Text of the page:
The warm evening air fills with the sound of an approaching drumbeat, the streets of Buenos Aires once again the scene of a protest. This time the marchers are demonstrating for the rights of doctors and nurses in the city, but they are at least the second group of activists we have seen today.
Earlier we had observed the famous Madres De Mayo baring their silent vigil outside of the city’s parliamentary buildings. Every week, for over three decades, the women have marched for the children who were “disappeared” during Argentina’s Dirty War.
These women serve as a poignant visual reminder of the atrocities committed by the military in the country between 1976 and 1983, their white headscarves symbolic of the blankets of babies who were lost to their parents so many years ago. The civilian government commission admits that around 11,000 children have been unaccounted for, but unofficial figures put the number at close to 30,000.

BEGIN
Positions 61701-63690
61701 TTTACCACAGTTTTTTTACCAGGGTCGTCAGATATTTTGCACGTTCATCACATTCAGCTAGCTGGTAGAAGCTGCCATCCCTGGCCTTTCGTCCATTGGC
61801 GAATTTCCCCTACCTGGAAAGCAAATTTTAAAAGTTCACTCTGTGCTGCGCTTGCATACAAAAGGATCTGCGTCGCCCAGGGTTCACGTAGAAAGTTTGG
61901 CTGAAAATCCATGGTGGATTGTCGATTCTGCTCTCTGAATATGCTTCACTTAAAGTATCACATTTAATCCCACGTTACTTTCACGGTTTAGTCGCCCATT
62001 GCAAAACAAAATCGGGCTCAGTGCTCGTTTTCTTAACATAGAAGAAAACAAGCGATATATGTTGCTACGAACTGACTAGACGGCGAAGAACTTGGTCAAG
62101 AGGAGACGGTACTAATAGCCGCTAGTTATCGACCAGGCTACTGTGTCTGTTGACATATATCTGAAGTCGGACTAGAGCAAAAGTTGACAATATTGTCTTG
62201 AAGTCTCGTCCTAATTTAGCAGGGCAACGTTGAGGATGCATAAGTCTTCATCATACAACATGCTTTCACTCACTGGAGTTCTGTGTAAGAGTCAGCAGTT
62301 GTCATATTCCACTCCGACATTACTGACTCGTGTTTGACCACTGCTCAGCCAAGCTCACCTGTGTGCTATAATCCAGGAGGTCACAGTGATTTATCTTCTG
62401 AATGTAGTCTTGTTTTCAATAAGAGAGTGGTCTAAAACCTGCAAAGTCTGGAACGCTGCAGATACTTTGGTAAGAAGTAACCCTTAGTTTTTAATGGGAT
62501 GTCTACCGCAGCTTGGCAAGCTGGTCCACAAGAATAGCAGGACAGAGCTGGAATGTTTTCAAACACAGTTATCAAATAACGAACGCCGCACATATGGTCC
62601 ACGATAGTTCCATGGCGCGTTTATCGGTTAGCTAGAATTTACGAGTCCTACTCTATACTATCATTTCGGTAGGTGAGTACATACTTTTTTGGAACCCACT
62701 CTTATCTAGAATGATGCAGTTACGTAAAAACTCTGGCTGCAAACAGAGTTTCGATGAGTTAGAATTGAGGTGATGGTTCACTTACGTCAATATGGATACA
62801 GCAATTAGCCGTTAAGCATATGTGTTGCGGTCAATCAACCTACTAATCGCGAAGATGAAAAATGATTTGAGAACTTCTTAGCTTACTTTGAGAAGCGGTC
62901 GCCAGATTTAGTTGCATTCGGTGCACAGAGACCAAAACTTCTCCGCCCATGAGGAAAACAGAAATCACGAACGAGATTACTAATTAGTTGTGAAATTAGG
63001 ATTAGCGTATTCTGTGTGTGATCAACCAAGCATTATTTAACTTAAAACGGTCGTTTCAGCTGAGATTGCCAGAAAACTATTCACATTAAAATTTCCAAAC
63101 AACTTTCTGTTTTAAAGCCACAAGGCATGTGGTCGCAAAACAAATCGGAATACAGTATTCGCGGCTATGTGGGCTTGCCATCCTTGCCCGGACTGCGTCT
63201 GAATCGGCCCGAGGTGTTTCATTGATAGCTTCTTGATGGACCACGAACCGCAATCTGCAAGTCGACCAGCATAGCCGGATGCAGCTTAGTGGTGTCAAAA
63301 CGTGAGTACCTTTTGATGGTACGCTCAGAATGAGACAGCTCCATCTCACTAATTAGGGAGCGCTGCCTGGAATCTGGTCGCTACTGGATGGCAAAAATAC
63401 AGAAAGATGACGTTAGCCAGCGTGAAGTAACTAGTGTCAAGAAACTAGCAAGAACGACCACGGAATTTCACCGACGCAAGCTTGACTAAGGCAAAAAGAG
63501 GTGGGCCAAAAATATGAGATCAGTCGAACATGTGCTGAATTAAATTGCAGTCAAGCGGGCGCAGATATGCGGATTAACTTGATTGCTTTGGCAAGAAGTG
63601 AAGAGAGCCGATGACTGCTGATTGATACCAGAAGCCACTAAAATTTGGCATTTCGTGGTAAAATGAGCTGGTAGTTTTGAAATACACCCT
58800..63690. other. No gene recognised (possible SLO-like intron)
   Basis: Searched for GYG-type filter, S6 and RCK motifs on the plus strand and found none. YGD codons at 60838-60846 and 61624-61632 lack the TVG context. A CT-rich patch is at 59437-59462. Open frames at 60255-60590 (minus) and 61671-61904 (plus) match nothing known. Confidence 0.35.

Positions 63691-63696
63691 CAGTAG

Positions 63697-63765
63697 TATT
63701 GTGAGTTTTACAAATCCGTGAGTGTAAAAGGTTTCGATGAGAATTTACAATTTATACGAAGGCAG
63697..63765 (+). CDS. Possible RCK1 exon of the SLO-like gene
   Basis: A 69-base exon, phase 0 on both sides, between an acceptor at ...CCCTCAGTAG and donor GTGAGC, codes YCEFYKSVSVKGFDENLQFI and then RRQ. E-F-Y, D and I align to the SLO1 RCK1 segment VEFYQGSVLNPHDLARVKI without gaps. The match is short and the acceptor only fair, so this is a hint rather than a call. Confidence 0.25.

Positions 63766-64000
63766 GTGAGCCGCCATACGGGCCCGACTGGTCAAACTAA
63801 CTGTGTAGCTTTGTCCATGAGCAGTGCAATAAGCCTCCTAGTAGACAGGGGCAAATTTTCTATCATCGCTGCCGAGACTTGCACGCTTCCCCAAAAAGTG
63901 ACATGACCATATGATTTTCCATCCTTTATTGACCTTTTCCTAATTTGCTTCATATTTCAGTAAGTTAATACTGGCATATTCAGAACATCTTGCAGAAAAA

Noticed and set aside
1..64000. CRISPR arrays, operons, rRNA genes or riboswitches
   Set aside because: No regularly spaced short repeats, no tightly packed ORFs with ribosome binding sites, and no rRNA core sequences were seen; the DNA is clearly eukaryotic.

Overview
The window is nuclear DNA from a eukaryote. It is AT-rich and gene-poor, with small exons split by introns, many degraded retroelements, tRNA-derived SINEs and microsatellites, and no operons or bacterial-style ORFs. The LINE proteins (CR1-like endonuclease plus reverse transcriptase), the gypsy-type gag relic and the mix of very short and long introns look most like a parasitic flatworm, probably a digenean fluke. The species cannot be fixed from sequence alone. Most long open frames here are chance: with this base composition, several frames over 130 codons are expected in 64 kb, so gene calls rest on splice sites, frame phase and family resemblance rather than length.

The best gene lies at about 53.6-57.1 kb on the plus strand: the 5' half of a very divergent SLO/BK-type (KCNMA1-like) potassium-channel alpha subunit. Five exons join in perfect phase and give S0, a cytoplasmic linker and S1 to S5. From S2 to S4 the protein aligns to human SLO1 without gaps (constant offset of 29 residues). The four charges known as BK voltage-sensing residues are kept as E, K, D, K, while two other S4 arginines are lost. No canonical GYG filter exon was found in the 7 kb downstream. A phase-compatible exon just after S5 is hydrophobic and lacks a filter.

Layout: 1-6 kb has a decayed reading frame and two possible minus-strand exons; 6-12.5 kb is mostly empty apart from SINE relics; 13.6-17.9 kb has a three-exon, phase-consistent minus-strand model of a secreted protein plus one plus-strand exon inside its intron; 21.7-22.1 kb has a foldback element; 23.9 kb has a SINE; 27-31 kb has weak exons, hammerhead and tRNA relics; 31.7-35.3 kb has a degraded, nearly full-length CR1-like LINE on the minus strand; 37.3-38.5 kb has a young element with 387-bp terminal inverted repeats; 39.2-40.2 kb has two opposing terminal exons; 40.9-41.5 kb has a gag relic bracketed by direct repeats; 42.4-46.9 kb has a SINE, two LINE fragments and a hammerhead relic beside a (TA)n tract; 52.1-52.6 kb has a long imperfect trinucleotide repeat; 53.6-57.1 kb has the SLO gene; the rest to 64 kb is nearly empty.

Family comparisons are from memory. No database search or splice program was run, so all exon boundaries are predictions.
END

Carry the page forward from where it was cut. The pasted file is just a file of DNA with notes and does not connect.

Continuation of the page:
The question of revealing the identities of those who had been taken is complex. For some, discovering who they are and finding out that their families are not their families of birth is a traumatic experience, but it is for the access to this truth that the women continue to campaign.